Over in Kowloon was a fanciful display of Chinese Zodiac creatures, featuring this year's Dragon. dragon in plaza
But the business of Hong Kong is *selling*. Karen gets into the spirit of things (with occasional panic attacks when forced to bargain). HK shopping
Wedged between highrises and roadway ramps are gems such as the Hong Kong Park, which included a tea museum, conservatory, aviary, water features and a restaurant. park
We of course visited the Forsgate plant conservatory... conservatory
... along with its properly regimented exotic plants. regimented cactus
One of the Things To Do is to visit 1800-foot Victoria Peak, the central mountain of Hong Kong Island... and the Way To Do It is via the cable-drawn tramway. The trip starts in a station that is now encased in a surrounding high-rise building's ground floor. peak
Then it's a steep climb up the slope, with the single line splitting to pass the down-cars along the way. There are (now unused) stops along the climb, since this used to be the primary passage to the upper crust's homes arrayed along the peak. peak tram
At the top, the tram dissappears into the base of this, um, towering structure. Victoria peak
During our total ten days in Hong Kong, the clouds lifted above the peak only once and the haze receded a bit. So we were treated to decent views of the Central district of Hong Kong Island, with tantalizing glimpses of Kowloon and the New Territories peninsula. Victoria peak
The roads and some of the donated properties arrayed around the peak provide walking paths. more Victoria peak
We could gaze in the haze off to the east. more peak
From the base of the tram, we take an exterior escalator down to a mid-level of Pacific Place. From there we have a fine view of one of the typically adventurous architectured buildings, the Lippo tower. It's been likened to Koala bears climbing a tree. Lippo Bldg.
You can walk many blocks without touching the ground... buildings interconnect with pedestrian walkways, giving views of the bus and taxi-choked streets. city
Karen was continuously fascinated by the banyan trees' tenacious grip on their part of Hong Kong. banyan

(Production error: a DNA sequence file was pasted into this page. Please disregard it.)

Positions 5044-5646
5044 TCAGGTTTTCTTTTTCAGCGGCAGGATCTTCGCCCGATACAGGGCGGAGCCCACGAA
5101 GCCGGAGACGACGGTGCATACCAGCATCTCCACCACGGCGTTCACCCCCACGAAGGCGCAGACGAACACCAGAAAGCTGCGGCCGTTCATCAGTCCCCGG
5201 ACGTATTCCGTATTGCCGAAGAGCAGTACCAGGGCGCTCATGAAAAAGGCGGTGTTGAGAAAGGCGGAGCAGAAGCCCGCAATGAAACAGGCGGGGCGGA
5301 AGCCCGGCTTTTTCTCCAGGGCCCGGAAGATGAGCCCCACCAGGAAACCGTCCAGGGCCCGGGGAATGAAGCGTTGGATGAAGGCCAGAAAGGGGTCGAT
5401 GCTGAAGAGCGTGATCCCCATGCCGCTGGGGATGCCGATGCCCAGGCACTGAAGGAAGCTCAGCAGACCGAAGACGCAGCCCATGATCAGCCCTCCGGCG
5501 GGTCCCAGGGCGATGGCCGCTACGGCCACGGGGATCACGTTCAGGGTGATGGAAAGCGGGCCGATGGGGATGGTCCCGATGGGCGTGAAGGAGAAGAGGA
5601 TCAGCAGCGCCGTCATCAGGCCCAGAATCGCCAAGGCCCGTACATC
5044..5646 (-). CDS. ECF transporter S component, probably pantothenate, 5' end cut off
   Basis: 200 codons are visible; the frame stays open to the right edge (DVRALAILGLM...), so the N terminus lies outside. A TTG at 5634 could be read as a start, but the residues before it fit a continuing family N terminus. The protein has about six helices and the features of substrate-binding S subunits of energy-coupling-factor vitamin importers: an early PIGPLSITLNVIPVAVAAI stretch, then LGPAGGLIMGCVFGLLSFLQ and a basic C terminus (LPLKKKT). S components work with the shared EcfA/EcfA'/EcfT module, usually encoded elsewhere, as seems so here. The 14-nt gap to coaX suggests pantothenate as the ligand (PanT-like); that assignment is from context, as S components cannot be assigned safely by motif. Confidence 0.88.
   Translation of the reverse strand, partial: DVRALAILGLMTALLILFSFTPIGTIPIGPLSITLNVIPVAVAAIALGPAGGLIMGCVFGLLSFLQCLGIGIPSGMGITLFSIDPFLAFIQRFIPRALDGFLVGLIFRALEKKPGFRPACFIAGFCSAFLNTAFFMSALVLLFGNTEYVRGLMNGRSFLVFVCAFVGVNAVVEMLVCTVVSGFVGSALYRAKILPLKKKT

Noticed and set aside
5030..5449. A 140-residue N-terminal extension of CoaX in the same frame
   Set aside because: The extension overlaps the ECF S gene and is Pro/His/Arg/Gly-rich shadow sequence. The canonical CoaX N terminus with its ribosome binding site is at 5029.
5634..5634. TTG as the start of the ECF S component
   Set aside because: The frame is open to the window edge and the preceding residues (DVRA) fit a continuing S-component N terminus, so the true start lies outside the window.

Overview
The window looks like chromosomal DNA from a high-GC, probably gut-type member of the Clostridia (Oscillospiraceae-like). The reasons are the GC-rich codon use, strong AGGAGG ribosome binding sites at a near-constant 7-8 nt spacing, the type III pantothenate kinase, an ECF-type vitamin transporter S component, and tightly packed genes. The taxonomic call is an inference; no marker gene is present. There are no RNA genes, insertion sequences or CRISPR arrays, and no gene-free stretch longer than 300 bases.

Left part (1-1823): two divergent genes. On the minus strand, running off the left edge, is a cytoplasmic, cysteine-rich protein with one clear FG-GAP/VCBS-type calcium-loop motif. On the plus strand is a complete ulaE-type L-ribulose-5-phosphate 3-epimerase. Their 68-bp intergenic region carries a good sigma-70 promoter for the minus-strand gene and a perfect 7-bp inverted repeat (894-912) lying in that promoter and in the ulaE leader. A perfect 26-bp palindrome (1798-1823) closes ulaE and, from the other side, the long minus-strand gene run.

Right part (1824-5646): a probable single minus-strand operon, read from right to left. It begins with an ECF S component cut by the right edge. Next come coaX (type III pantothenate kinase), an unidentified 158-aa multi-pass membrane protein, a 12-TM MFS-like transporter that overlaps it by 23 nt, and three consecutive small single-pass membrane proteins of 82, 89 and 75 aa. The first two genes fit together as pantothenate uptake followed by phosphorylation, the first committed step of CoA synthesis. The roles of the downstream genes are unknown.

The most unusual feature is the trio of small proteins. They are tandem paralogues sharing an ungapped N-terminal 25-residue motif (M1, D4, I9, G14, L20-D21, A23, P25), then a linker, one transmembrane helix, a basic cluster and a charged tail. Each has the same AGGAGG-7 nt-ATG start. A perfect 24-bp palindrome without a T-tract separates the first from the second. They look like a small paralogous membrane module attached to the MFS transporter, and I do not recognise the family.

Some of the steeper portions of the Central district have covered exterior escalators. One is a half mile long broken into 20 escalators and 3 moving sidewalks providing a 450 foot elevation gain. It runs downhill from 6:00 a.m. to 10:00 a.m. and uphill from 10:30am to midnight. mid levels escalator
We spent our days simply wandering throughout a fraction of Hong Kong... one day we sought out the zoo. zoo
The Zoo's fountain (and surrounding high-rise environment). A free-flying flock of bright white Australian sulphur-crested cockatoos lurked in the trees. fountain
Bamboo is used throughout China and Hong Kong as scaffolding.. with gymnastic workers setting it up. bamboo scafolding

..but finally it was time to fly to Kunming in China. To save a hundred dollars per seat, we took a two hour direct bus to the airport in Shenzhen China, rather than flying from Hong Kong. Here we are at 6:30am trying to buy a ticket. The obvious booth was *not* what we needed. Karen is standing in front of the under-stairs card table that would magically become a ticket counter in a few minutes (stairs are on the water side of the "Great Eagle Building").

bus to shenzhen

Next Stop: Kunming

Hong Kong Kunming Shilin Menglun Jinghong Yangshuo Hong Kong (again)


all text and images copyright Karen and Dick Seymour 2012,
and may not be reproduced without written permission